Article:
FOR the first time in Tasmania's education history, the school year will be divided into four terms from tomorrow.
The proposed move created unprecedented divide between principals, teachers and parents over a number of decades, however, the state will now fall in line with the rest of Australia.
Education Minister Nick McKim paved the way for the change in August 2011.
It followed an exhaustive and slightly bumpy consultation process by the Four Term Year Advisory Group, which included representatives from the Education Department, Catholic and independent schools, the University of Tasmania and the Australian Education Union.
The Tasmanian Chamber of Commerce and Industry and the Tourism Industry Council were also involved in the process.
The group found:
Shorter terms and more frequent term breaks, including a shorter summer break, would benefit students by reducing learning loss over the extended term breaks and during winter, less illness and absenteeism.
The new four-term model would also better align with the new Australian Curriculum that began rolling out at the start of 2012.
At the end of the consultation process, the majority of the group were in favour of four terms with only the Tourism Industry Council raising concerns about a clash of holidays with other states and the AEU requiring some agreement with the government over the teachers' award.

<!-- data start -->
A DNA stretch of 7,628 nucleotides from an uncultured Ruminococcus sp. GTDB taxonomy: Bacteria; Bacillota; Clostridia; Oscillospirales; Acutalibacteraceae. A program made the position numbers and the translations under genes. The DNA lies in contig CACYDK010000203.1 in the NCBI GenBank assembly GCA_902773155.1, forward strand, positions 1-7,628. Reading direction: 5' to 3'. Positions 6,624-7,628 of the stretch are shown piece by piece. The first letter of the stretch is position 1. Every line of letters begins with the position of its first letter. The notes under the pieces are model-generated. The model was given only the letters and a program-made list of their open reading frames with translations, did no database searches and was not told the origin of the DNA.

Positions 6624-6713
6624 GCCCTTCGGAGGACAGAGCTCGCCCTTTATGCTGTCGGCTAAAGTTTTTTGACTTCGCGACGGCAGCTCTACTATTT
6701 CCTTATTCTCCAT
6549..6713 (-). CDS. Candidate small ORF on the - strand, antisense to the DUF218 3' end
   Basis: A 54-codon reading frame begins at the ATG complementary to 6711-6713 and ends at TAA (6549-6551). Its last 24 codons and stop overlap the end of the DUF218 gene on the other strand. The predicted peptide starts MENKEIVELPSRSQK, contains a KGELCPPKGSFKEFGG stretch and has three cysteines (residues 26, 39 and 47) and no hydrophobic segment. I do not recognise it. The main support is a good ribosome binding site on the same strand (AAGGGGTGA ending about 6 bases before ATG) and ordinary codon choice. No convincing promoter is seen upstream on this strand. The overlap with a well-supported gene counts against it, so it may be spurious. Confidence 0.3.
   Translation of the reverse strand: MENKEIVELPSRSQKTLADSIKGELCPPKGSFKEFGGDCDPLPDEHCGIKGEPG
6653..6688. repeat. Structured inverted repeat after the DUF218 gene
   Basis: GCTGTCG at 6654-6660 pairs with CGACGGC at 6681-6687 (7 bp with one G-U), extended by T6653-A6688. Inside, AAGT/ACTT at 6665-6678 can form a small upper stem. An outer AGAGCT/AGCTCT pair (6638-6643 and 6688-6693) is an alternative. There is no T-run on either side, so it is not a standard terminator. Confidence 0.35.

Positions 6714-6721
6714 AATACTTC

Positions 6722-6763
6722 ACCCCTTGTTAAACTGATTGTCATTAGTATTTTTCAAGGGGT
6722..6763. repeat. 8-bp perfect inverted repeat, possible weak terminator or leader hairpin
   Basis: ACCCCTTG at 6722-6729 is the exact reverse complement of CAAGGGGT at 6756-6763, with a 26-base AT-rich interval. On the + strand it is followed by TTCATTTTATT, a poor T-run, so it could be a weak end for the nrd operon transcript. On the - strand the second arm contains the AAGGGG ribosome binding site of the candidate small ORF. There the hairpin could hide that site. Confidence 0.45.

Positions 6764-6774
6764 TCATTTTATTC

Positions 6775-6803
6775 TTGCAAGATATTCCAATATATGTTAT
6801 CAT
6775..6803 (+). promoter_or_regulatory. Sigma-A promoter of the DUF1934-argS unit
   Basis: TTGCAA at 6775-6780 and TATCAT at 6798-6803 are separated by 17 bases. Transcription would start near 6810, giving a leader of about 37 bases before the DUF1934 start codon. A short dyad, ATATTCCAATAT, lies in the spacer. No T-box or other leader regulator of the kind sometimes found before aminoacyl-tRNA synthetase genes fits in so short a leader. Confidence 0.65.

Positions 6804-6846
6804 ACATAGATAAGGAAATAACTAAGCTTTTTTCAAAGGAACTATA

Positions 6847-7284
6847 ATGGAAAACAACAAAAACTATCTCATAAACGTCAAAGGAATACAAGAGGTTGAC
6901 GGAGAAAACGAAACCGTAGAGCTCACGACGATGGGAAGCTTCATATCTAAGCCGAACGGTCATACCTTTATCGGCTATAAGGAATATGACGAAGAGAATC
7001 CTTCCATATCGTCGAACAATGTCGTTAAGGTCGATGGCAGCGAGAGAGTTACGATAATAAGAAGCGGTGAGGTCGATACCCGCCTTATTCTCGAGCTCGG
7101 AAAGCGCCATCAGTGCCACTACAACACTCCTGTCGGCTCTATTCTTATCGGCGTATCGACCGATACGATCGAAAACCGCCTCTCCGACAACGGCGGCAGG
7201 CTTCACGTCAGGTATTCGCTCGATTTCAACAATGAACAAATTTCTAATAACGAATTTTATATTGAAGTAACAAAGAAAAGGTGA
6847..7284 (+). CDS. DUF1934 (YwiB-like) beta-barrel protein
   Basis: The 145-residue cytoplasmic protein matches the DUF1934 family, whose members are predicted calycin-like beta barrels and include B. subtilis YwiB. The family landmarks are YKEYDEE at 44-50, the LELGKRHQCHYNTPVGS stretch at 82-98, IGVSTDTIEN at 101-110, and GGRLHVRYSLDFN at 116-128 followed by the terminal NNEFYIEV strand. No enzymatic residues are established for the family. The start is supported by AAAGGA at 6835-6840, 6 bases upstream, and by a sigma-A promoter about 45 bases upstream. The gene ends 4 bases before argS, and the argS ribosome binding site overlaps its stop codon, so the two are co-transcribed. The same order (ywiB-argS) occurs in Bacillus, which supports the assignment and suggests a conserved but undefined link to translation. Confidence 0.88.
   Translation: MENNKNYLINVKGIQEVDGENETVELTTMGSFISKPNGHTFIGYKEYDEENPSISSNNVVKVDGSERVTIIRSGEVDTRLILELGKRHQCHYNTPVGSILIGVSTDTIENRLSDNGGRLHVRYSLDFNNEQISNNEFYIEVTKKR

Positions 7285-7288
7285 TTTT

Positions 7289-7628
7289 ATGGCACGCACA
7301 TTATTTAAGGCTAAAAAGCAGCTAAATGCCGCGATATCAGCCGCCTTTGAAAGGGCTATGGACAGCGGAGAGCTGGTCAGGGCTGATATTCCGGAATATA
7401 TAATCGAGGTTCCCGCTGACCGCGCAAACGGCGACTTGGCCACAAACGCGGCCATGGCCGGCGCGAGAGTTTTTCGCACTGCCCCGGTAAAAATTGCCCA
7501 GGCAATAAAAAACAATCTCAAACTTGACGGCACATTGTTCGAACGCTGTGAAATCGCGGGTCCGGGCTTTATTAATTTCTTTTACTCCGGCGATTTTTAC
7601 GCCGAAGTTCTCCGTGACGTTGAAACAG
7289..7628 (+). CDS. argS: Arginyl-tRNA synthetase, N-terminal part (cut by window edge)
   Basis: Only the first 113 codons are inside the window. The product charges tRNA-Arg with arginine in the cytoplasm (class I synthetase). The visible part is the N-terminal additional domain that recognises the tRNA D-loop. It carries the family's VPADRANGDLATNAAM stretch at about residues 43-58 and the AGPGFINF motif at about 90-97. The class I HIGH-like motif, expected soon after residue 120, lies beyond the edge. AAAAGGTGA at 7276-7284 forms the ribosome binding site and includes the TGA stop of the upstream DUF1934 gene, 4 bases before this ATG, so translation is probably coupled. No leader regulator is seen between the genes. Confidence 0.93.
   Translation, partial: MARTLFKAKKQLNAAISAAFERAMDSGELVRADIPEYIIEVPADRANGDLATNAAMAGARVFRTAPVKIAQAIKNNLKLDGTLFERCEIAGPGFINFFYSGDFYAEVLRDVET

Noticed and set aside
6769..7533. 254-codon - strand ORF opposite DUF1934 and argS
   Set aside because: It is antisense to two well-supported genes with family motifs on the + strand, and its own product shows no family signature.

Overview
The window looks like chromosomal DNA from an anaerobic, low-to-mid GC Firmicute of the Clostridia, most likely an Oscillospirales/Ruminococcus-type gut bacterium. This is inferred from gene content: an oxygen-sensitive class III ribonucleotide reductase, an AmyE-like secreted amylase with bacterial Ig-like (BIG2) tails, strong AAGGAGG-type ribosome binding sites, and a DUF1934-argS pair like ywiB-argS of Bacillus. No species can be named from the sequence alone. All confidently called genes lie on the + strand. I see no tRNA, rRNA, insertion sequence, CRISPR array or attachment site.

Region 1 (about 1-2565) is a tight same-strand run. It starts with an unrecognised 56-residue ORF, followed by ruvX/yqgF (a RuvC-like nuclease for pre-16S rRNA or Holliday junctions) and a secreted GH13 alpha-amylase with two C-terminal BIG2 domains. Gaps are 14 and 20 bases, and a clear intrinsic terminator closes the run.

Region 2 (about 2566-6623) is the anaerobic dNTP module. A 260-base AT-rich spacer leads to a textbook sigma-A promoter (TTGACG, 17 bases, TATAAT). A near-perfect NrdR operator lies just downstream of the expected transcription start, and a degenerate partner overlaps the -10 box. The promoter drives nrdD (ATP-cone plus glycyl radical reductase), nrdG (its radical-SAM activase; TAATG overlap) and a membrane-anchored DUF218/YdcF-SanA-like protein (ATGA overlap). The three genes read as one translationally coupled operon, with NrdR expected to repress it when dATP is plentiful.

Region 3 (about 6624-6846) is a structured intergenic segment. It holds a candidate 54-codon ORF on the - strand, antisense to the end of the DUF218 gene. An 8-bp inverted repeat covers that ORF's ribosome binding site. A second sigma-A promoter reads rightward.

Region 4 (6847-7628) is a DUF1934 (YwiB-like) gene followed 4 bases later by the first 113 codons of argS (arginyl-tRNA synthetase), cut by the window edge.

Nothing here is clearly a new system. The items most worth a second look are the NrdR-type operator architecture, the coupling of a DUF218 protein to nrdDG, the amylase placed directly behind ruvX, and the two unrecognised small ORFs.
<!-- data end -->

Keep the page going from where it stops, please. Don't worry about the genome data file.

Mr McKim said this week that arrangements were in place for the start of the school year and four terms.
"I believe that the move to a four-term school year will be in the best interests of students' learning and well-being," he said.
"Parents, teachers, key groups and the broader community have been kept informed on this important change and I'm confident that it will be a smooth transition."
He said a department transition committee had constantly updated schools and parents about the move.
Mr McKim said college teachers were already back at work and kindergarten to grade 10 teachers would return to work today.
The dispute with the union over the teachers' award, which had led to it being dragged through the Industrial Commission, has been rectified and would not result in any reduction in annual leave days for teachers.
Tourism Industry Council chief executive Luke Martin said the state would have to wait and see the impact of four terms.
Mr Martin said he was not opposed to the four terms, however, he expected the holiday periods, specifically the September period, to end up something like Easter when it is difficult and costly to get around.
He said families travelling interstate would probably experience the full and costly impact of multiple states holidaying at the same time.
Opposition education spokesman Michael Ferguson said the Liberal Party led the move to introduce four terms.
He said having four regular, 10-week terms would greatly assist schools to meet the national curriculum.
He added that students and teachers were ready to learn for more of the year and said it would help the government and independent schools to collaborate better.